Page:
It’s a good idea to keep a supply of cruciferous veggies available at all times so you can boost the nutritional value of any meal. There are a number of different ways to add these amazing veggies to your meals. Here are just a few ideas:

  • Finely chop some kale and mix it into an omelet or pasta sauce;
  • Add some cauliflower to your mashed potatoes or just use cauliflower instead;
  • Throw in some watercress, rocket, or kale into homemade pesto and dips;
  • Find a recipe for simple and healthy kale chips;
  • Make your smoothies green by adding kale or watercress;
  • Stir-fry a mix of bok choy, kale, and cabbage then serve as a side dish with any meal;
  • Supercharge any soup by adding chopped kale, broccoli, or cauliflower.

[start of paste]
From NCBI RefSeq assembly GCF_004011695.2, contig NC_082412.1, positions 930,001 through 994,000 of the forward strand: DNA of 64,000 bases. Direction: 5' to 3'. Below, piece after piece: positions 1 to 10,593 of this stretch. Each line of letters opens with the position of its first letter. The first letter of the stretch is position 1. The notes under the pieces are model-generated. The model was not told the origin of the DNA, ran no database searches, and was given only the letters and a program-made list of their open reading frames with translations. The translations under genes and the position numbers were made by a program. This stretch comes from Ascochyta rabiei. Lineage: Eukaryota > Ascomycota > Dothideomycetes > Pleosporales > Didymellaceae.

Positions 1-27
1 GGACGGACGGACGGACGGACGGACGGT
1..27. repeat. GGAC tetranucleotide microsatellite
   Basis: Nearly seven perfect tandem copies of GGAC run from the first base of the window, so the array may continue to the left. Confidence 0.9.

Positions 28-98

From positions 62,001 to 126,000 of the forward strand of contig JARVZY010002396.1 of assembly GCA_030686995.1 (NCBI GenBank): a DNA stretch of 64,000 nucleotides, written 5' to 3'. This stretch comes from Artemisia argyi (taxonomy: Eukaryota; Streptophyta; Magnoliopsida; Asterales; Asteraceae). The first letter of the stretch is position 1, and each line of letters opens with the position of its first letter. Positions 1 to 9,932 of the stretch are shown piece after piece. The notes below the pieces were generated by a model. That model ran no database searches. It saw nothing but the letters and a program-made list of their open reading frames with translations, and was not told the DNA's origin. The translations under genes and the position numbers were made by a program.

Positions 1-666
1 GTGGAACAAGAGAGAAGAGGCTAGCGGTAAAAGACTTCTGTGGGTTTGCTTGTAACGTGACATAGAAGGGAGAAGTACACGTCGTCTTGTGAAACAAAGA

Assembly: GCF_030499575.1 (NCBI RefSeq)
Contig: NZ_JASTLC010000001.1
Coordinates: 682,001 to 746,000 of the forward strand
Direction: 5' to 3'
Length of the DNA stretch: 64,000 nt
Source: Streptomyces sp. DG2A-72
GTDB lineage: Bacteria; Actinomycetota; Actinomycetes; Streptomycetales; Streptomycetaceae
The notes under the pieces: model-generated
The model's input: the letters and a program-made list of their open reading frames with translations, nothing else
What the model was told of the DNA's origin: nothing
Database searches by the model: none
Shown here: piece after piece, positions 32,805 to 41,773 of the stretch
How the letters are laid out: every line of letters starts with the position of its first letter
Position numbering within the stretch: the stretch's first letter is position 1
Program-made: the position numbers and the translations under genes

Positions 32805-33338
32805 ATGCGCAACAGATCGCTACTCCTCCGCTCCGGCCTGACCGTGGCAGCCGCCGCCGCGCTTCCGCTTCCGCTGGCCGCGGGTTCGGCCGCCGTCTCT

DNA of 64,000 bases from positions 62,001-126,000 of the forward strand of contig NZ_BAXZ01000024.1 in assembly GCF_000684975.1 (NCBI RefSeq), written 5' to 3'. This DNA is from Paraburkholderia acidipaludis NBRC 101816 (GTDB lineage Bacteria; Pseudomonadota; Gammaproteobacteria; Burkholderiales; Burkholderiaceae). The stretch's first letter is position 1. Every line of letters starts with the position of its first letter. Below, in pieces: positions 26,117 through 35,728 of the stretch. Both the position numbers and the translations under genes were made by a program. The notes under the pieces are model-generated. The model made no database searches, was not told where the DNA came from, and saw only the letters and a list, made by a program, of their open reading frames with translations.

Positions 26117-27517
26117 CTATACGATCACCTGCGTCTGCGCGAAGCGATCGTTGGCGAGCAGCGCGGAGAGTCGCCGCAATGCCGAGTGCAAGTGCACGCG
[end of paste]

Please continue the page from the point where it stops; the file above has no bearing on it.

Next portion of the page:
How Can a Diet High in Cruciferous Vegetables Help?

Studies have demonstrated a multitude of life-altering health benefits associated with glucosinolates in cruciferous vegetables.

  • Sulforaphane, the activating element required to form glucosinolates, can be toxic to malignant cancer cells. Properties of the element are currently being studied in relation to the potential prevention and treatment of several types of cancer, including breast, bladder, colon, prostate, skin, and stomach cancers.
  • A study conducted in Australia found a connection between older women who consume more cruciferous vegetables than average and a lower risk of atherosclerosis, the main cause of heart attack and stroke.
  • Eating a diet loaded with cruciferous vegetables may also benefit those suffering from depression. Sulforaphane was shown to have antidepressant and anxiety-reducing effects on stressed mice.